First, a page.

Marie
Thanks Marie
We all have our own path.
Believe it or not, lack of a job/income with all that that entails are my only complaints. As a painter, I derive my sense of self from other sources other than the company who provides me with an arena to make both of us money. I feel exceptional, but in this world, often others measure us by what we have.
Where do I get my shopping cart for clothes and books? :) that was supposed to be a joke (the cart anyway... I'll use a golf cart!)
I have no easy answers for you there are many paths you may choose to go. I have but a few suugestions as you embark on your journey and a prayer. one is that you embrace the beauty that is your life. Two is to get out of the box and serve. Three is to be thankful for every day. share a smile with someone and a prayer that you may choose the right path. I hope this didnt sound convenient.
Hi Roger
My writing skills are failing me as your advice , I believe has saved my sanity. All three of your sugestions have been embraced and used as a daily navigation markers. I believe and try to practice those suggestions of yours for a few years now. Yes yes yes....
My issue is going from yuppie to monk in two years
My soul is willing, my flesh is weak.
I am looking for a monastary in Jackson WY or Whistler BC this winter to comune with nature and powder with the 77 virgins before meeting the creator....
No. Really,
Life is wonderful
Transition from a materialistic society (and one I once enjoyed as I equated the lifestyle with toys and freedom of choice) to humility, giving of myself and trying to maintain a sense of dignity as in the eyes of my nieghbors , I go down the symbolic drain.
I am OK still but ,man some days are so difficult only from not having control anymore of the very basics.Hot water? Man I wish I had some..... heat too, as New England is getting a little chilly.
The path is fine , its just needing a homeless mentor to show how to take care of practical aspects of a desk jockey learning to live in American from a shopping cart rather than a six bedroom farm house/pool/PTA /kids still on college (thank god for scholarships and work ethic) with all the "junk"
My mind is at peace for the most part but I wanted to hear how to "do it"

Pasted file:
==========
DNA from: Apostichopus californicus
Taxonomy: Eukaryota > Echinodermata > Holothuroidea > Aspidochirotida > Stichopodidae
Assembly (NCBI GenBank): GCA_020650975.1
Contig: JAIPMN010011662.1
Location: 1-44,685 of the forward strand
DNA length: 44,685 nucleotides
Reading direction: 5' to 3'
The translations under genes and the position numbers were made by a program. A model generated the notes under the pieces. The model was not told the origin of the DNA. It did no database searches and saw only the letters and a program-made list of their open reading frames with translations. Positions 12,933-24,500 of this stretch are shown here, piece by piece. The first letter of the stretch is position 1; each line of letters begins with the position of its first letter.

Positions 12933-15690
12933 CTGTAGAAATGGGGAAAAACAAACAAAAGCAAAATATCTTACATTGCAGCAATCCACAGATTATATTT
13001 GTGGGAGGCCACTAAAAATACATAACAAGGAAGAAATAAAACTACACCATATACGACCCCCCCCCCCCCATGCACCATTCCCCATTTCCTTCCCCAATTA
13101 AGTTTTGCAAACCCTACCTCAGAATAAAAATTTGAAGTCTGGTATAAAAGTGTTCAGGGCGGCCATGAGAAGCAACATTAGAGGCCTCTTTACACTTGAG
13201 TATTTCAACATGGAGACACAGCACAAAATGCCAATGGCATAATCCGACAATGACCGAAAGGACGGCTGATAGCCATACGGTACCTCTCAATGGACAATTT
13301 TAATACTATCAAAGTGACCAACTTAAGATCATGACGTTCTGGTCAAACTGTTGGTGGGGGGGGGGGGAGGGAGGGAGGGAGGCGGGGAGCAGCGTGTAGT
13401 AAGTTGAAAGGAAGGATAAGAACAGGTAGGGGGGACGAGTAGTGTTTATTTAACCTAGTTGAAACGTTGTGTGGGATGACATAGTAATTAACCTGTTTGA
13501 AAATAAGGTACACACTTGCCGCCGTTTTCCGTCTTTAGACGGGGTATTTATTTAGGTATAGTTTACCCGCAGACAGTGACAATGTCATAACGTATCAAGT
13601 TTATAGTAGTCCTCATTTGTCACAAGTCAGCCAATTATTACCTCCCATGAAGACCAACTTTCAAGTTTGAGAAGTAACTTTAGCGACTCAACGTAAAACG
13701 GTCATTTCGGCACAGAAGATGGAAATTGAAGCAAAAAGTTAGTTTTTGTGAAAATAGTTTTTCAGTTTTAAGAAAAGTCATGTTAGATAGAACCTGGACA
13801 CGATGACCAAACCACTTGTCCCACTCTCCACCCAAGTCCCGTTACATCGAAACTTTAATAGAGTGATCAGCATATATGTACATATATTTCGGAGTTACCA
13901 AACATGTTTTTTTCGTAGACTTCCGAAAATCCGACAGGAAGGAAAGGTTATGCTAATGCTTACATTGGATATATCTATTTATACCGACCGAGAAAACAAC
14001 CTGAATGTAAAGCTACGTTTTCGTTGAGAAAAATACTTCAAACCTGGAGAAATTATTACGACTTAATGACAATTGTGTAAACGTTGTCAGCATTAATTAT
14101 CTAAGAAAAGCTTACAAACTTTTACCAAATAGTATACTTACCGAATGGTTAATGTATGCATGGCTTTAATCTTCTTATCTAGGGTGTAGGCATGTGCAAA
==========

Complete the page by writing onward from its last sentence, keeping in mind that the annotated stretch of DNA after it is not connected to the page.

Thanks though,
I do appreciate you taking the time to reply
Jeff

Use the KISS principle; Keep It Simple. The more you own, the more complex things become.
"I feel exceptional, but in this world, often others measure us by what we have"... This will always be a problem until you measure yourself by what is inside of you, not by what you have. Ask yourself, "What can I take to the grave with me, my belongings or my experiences in life?" You never own anything, you just have temporary control over it. Ignore how others measure you for it how you feel about yourself that really matters. When you feel good about yourself and what you do, it shows. Give a child a hug, smile at someone who is sad, lend an ear,... these actions will do more for you than a trip to your favorite store. Again, it is what is inside that matters...
I have been essentially "homeless" since 1999 when I started seasonal work and it is deliberate. I try to own not much more than I can carry in my seabag; The important documents are stored at a sisters' house. I enjoy sleeping out of a tent in the summer (Homer 2008 was a great year doing that). Imagine, if you really need $$$, working two tipped positions and living out of a tent. With almost no expenses, you can save a lot.
It helps that I grew up in the South Pacific by living off of the land. That teaches a person what is essential and what is "gravy"; Too many forget what is important in the pursuit of the almighty dollar. Gravy becomes a "need" instead of a want. Going seasonal was a blessing.... Coolworks is one of the best things that can happen to a person. In the past I have owned businesses and found that it was not a good life; It is better to be free. Having "more" does not mean life is better...
I don't intend to be "homeless" forever, but it is a great way to stock the bank account while living a free and unencumbered lifestyle. When I do decide to settle, I will be ready and will have the $$$ needed for my "cabin in the woods" and a retirement. Why work hard for 30+ years to pay a mortgage when your home can be bought with cash saved while exploring the country and the world? Just use your imagination to make a living; Many here in Alaska have been doing that for years.
The biggest thing is what attitude you go into this simple way with; If you look at it as a "downward spiral" that is what it will be. If you look at it as a gift, an education, simplicity, an opportunity to see the country while putting away $$$, that is what it will be.
I hope you see it from the positive aspect... This seasonal way is NOT homelessness. For me getting rid of my business and starting seasonal work is one of the best things that has ever happened to me. Many, as you say, have judged me because I don't have a lot. I ignore them because I don't want a lot. I use the KISS principle. I hope you will to.
Awesome
Thanks ,This seems very practical
I need "parables" like this for reassurance that others have survived nicley
Thank you
Jeff,
Welcome to the CW family, if ever there was a place to go for help, advice or release this is certainly the place. I understand your quandary and I certainly understand your pain as you begin to start a new life so late in your own. Do realize that you have found the best home right here. If you are looking for work, for a home, for friends or for a life everyone here comes together to create these possibilities. I am going to stray from everyone else's answers and shoot right for resolution. Two questions. How is your wine knowledge and what do you think about Telluride? If you are looking for a position for the winter there is no better place than Colorado.